Not in the Seahawks’ locker room.
That was a prominent theme Monday inside an NFL workplace that remains as active and aware in society as it is in football.
Following the team’s return to practice from its bye week, Seattle’s top wide receiver described his conversation with Washington’s attorney general and Seattle police officers. Doug Baldwin also talked about the progress he and the task force he has formed are making to change police training and hopefully reduce killings of minorities.
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In the opposite corner of the locker room, Seattle’s Pro Bowl defensive end described the presidential election as many of us do: “Kind of a disgrace.”
Michael Bennett talked about Donald Trump and said: “You can’t disrespect women, at all.”
Just another day in what has been a remarkable summer and fall inside the Seahawks’ locker room. And for reasons that have nothing to do with the team’s 3-1 start or Sunday’s home showdown against fellow division leaders Atlanta (4-1).
Baldwin and Bennett said teammates were discussing Sunday night’s presidential debate on Monday.
Bennett pointedly commented on the Republican nominee’s characterization during the debate of his leaked comments from 2005 in which Trump was recorded bragging about groping women to whom he is attracted as “locker-room talk.”
Bennett said he was on a plane during the debate, flying back from his week vacation by the ocean.
“I’ve just been reading up on some of the content that some people like to grab women by certain areas,” Bennett said.
“I don’t know. It’s kind of crazy all the stuff that is going on and you can have a president that doesn’t understand the people. It’s just kind of a disgrace a little bit.
“As a parent of (three) daughters I felt like, I was irate. Locker-room talk? I don’t even know if that’s locker-room talk, though. That was kind of crazy to be talking about a woman like that. Women are so important. Without a woman, none of us would be here.
“So you can’t disrespect women, at all. That stuff that’s going on, it’s terrible.”
Bennett was asked if he did not appreciate how Trump was depicting locker rooms.
“Oh, yeah,” Bennett said. “Definitely.
“I don’t think anybody goes out of their way to go out and disrespect women in that type of way or feels that because of their situation that they can disrespect women, you know, because you are a superstar you can get away with it? That’s not true. People you’ve got to treat people right and treat women with respect.”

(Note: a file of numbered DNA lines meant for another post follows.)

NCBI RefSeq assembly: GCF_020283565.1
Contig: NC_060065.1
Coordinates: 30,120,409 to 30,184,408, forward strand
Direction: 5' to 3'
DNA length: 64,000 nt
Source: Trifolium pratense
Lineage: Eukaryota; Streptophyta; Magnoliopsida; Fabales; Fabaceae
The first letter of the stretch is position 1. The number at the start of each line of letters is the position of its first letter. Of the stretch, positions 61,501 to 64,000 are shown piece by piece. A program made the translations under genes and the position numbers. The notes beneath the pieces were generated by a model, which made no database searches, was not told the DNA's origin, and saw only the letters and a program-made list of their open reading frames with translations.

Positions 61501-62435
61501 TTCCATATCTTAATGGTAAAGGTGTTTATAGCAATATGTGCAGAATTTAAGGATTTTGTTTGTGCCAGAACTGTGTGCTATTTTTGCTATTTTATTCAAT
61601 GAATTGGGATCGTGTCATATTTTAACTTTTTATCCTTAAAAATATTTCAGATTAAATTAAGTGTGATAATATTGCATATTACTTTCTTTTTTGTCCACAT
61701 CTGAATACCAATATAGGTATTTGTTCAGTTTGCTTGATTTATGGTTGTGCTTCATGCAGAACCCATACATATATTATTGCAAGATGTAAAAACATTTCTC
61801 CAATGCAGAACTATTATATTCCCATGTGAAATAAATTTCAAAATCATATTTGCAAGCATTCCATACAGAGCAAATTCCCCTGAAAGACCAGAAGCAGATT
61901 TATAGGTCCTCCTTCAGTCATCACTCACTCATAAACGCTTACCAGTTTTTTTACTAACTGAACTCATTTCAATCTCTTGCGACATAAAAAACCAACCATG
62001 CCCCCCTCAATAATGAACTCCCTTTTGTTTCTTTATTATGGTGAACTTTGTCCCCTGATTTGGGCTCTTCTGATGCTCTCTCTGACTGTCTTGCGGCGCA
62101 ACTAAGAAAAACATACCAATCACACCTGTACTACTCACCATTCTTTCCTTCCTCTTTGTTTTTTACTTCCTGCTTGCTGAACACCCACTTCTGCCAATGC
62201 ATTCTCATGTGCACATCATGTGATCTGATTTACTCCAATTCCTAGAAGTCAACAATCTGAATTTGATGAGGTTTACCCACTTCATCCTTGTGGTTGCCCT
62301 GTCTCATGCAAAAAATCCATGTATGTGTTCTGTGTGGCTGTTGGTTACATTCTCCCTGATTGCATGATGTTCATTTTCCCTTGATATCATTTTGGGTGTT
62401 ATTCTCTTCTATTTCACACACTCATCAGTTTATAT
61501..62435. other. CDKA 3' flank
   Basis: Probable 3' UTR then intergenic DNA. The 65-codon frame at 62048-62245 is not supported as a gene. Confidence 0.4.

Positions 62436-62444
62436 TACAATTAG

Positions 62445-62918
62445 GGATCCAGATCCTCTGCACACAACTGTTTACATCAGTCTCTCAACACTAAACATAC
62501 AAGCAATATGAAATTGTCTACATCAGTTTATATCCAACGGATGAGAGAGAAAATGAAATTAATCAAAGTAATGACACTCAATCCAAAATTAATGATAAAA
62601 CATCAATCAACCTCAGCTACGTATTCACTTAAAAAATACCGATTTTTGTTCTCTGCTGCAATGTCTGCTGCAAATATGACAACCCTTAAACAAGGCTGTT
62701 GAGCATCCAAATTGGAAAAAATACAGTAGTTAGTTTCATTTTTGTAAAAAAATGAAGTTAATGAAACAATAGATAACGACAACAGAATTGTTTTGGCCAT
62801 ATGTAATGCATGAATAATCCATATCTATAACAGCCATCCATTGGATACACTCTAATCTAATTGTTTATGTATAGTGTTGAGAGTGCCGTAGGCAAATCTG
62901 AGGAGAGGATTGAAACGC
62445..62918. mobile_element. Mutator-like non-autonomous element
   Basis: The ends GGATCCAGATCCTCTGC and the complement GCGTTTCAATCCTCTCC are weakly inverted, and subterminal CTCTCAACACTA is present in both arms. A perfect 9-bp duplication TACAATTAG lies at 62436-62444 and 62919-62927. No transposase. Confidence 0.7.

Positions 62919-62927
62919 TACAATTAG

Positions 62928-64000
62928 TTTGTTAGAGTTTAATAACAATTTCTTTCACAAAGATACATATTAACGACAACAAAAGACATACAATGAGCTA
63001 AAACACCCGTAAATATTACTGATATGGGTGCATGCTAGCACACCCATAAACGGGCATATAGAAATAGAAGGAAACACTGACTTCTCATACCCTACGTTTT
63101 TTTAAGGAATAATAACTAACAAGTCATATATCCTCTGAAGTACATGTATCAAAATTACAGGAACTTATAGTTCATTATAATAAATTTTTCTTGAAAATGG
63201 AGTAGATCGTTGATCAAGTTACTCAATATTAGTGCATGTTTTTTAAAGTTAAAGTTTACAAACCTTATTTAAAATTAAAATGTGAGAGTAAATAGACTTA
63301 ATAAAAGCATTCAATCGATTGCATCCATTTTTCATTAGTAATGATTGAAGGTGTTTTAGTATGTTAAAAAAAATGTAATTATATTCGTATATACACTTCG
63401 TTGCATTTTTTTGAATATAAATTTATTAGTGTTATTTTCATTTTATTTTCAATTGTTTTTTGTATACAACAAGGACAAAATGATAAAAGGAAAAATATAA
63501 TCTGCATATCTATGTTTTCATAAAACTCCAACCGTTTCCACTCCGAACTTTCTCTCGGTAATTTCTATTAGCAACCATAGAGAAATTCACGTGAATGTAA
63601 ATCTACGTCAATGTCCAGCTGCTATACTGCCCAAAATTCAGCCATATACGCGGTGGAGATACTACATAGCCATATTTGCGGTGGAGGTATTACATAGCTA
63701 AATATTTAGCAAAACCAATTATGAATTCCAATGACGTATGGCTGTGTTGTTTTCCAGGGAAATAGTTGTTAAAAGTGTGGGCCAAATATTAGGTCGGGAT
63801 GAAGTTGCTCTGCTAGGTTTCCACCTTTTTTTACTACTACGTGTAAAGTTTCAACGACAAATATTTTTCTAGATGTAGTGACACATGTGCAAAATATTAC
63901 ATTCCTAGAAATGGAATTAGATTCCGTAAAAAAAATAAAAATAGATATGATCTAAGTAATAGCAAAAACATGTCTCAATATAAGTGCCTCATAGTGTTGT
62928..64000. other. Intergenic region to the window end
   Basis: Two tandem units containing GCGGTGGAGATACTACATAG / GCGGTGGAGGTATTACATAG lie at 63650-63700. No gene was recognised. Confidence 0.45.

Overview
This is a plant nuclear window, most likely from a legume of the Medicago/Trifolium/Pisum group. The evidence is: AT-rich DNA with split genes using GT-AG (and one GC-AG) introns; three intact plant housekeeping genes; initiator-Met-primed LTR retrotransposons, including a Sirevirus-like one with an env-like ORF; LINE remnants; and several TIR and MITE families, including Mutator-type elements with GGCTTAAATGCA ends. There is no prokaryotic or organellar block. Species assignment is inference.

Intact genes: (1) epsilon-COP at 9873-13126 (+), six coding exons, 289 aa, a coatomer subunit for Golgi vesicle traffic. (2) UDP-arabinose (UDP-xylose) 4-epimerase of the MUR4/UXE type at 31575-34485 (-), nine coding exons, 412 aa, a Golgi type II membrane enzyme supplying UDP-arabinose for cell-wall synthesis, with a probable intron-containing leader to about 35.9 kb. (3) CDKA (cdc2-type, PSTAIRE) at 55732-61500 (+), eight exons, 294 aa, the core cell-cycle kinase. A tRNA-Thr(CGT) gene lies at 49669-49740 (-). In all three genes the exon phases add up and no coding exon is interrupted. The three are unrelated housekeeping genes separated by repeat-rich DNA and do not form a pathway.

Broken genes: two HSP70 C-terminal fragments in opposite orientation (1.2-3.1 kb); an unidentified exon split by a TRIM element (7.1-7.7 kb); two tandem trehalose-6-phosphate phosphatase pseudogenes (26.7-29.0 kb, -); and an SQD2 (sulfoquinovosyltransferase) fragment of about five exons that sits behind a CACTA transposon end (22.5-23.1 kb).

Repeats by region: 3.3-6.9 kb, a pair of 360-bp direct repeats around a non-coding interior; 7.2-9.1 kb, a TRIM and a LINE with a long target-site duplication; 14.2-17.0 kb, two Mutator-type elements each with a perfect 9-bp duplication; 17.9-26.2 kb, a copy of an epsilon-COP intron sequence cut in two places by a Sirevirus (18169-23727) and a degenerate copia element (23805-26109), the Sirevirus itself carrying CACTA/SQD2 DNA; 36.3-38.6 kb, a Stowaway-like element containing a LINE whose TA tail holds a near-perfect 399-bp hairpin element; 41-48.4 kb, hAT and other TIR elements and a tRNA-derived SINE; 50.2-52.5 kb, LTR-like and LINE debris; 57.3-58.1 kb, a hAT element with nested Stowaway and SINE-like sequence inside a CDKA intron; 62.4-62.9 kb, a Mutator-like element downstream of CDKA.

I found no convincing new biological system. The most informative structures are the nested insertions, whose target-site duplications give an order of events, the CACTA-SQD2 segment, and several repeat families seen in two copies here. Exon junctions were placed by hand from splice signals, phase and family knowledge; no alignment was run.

Baldwin was asked if he and Seahawks teammates discussed the debate.
“Yeah, we did,” he said in an obvious, downcast tone.
Asked what that talk was like, Baldwin said, “a disappointing one.”
Well, in that regard, Baldwin and his teammates are not alone.
“Yeah,” he said, “I feel that.”
So what is and is not locker-room talk?
“Are you ... referring to Donald Trump?” Baldwin said. “You know, I’m not going to judge a man in that light, because everybody says dumb stuff at times. Everybody makes mistakes.
“I’m not too surprised by that, I’ll say that. Have I heard things like that in the locker room? Not THAT aggressive. Again, locker-room talk, it can be aggressive sometimes. But I don’t think I’ve heard — ever heard — anything like that.”
Asked if Trump’s description depicts locker rooms of professional sports badly, Baldwin said: “Maybe, because he’s not in the locker room. He’s not in a violent sport. So I don’t know if he really knows what locker-room talk is.
“It’s not (what Trump said), I can tell you that.”
Baldwin sounded like a man who has recently picked a huge battle and didn’t want another one.
Baldwin has followed San Francisco quarterback Colin Kaepernick’s protest of recent police killings across the nation — sitting and kneeling during national anthems before games — with action.
Baldwin described his meeting last week with Seattle police officers at team headquarters. He also said he spoke by telephone with Washington State Attorney General Bob Ferguson about the wide receiver’s initiative to get all 50 states to review their police training and policies.